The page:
PEI

Charlottetown to ask Federation of Municipalities to join civil forfeiture lobby effort

The City of Charlottetown is hoping other municipalities across the province will join its efforts to lobby the province to create civil forfeiture laws.

Civil forfeiture legislation would allow police to seize property believed to be linked to crime

Charlottetown council is lobbying the province to enact civil forfeiture legislation, and hopes the Federation of P.E.I. Municipalities will join the lobbying effort.

The City of Charlottetown is hoping other municipalities across the province will join its efforts to lobby the province to create civil forfeiture laws.

Civil forfeiture legislation would allow police to seize property that they believe has been involved in crime, or acquired illegally. 

Last month, Charlottetown council voted to send a letter to the province, asking it to enact such legislation. The following week, Summerside council passed a resolution to do the same. 

Now, Charlottetown is asking the Federation of P.E.I. Municipalities to get involved in the lobbying effort as well. At its monthly meeting Monday evening, council passed a resolution to ask the federation to create a task force, to help lobby the provincial government. 

Coun. Mitch Tweel put forward the motion. He said if the FPEIM gets on board, it would send "an unequivocal, clear message to the provincial government that the municipalities and the elected officials that are the closest to the people want action."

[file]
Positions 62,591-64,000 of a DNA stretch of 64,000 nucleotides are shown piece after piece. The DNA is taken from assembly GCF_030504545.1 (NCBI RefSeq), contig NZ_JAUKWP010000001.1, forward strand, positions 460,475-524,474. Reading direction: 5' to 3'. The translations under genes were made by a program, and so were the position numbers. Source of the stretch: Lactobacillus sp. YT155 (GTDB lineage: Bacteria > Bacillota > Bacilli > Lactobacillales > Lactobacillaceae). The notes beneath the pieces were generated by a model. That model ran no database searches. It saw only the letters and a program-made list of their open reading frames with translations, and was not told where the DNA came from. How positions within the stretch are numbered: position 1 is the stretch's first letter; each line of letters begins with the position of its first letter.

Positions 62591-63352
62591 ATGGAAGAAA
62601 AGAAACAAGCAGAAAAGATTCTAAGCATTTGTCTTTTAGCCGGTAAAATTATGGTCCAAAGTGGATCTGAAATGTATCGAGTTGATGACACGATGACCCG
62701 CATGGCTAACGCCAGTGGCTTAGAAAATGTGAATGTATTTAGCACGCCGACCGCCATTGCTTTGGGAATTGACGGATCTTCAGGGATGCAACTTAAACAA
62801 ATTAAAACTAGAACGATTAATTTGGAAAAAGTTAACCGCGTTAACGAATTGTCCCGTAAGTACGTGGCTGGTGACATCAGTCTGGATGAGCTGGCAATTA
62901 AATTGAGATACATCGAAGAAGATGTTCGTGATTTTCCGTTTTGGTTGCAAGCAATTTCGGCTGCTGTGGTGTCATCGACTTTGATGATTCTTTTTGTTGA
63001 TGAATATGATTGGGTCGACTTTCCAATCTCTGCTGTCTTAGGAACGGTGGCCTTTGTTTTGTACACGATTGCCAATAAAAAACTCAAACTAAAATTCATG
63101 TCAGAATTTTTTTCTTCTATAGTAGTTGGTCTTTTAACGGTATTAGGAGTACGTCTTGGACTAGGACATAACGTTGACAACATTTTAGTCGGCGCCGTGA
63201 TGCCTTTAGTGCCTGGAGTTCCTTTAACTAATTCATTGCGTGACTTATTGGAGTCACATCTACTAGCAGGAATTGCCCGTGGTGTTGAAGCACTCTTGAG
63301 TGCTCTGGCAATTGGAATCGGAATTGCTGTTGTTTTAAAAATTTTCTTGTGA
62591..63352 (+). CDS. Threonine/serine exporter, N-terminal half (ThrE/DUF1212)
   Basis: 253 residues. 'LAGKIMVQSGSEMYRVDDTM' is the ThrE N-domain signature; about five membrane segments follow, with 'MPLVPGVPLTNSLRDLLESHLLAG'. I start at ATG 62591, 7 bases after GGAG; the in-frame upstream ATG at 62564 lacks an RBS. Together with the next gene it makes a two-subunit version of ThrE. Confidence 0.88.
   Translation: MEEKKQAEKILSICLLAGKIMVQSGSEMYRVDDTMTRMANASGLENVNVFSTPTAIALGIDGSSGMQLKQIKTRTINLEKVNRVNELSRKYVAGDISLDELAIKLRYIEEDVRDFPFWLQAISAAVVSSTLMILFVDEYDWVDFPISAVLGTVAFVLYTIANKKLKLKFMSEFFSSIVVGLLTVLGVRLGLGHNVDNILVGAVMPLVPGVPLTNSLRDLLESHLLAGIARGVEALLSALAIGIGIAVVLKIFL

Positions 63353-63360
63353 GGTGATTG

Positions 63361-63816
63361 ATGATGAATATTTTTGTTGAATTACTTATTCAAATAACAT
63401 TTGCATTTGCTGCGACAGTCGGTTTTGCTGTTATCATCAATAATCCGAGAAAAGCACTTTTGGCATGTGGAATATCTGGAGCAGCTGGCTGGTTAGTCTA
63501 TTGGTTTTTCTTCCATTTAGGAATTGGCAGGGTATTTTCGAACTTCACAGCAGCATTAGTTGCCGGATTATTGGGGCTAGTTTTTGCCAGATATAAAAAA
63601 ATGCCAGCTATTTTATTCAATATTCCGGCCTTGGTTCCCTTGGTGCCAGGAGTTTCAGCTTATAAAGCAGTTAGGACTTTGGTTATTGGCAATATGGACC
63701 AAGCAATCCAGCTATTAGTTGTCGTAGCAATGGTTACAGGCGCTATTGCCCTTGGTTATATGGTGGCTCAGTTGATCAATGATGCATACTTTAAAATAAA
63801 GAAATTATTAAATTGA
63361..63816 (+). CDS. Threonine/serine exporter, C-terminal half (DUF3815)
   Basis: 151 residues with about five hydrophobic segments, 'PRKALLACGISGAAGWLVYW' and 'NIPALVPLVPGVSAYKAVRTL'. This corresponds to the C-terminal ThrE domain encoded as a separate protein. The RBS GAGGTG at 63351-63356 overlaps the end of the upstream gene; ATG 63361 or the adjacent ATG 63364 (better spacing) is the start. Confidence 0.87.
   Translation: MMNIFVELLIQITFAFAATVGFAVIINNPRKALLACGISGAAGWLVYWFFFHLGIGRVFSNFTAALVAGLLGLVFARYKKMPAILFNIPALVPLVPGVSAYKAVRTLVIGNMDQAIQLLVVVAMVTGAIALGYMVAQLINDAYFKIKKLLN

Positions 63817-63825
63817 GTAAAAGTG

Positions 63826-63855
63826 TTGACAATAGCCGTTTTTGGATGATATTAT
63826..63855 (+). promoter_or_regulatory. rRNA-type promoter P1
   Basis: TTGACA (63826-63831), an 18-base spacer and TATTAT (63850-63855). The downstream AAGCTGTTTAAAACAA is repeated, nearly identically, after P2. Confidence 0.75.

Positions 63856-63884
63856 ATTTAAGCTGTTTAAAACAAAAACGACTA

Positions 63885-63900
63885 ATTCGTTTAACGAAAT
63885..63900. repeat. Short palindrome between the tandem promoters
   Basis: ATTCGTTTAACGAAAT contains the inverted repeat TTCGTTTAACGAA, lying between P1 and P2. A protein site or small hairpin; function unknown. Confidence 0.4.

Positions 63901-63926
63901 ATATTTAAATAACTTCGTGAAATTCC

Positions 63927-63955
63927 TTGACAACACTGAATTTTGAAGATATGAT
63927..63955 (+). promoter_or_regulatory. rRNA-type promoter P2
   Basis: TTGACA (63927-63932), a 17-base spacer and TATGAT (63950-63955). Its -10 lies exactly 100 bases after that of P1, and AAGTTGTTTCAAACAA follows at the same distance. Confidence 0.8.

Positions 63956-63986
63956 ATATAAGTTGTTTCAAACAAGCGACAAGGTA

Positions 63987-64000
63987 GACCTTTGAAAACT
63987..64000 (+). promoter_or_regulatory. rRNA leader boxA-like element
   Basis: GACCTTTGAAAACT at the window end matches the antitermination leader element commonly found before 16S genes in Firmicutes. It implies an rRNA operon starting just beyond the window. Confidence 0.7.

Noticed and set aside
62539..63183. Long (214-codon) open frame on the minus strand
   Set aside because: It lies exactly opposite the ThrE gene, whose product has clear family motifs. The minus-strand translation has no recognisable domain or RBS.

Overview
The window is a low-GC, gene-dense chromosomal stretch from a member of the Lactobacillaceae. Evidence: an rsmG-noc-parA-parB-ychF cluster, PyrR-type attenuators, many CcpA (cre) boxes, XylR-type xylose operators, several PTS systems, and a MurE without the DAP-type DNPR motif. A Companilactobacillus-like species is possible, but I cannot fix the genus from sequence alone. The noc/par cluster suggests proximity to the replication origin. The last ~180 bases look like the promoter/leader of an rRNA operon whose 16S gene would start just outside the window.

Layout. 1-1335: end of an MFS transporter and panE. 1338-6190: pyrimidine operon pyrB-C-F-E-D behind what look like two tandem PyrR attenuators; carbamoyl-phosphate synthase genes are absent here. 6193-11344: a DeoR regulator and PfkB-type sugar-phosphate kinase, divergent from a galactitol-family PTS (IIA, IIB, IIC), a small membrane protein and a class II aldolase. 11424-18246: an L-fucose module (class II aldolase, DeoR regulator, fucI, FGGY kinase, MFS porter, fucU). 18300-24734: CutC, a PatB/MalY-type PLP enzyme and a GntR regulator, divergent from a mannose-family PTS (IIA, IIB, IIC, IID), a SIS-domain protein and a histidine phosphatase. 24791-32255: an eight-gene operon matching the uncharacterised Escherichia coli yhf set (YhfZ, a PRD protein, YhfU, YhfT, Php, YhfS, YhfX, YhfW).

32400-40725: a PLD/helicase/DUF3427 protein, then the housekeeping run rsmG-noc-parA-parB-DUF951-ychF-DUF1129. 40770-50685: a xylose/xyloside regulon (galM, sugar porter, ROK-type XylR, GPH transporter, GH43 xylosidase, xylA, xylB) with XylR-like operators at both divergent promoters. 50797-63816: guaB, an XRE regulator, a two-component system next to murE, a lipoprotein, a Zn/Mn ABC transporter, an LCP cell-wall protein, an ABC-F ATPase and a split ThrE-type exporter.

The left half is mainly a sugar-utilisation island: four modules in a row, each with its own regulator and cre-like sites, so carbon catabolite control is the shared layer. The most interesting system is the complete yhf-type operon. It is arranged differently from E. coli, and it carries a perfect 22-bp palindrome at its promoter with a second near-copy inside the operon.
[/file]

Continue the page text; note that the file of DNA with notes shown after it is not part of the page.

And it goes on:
With the resolution passed unanimously, the city will bring the request to the federation at its next board meeting, and annual general meeting. 

'It's about time'

P.E.I. is one of just two provinces without civil forfeiture laws. The other is Newfoundland and Labrador. 

While most provinces do have civil forfeiture laws in place, they have not been without controversy, and have even been taken to the Supreme Court of Canada.

Coun. Mitch Tweel said he has heard positive feedback from residents about his call for civil forfeiture laws on P.E.I. (Sarah MacMillan/CBC)

Tweel said since council passed its original motion last month, the feedback he has heard has been "about 95 per cent in favour."

"I've heard from many residents across the city saying it's about time," Tweel said. 

Tweel believes civil forfeiture laws would be a useful tool for police, to combat drug dealing happening in certain homes. 

Last month, P.E.I. Attorney General Bloyce Thompson said his department would review and consider council's request.

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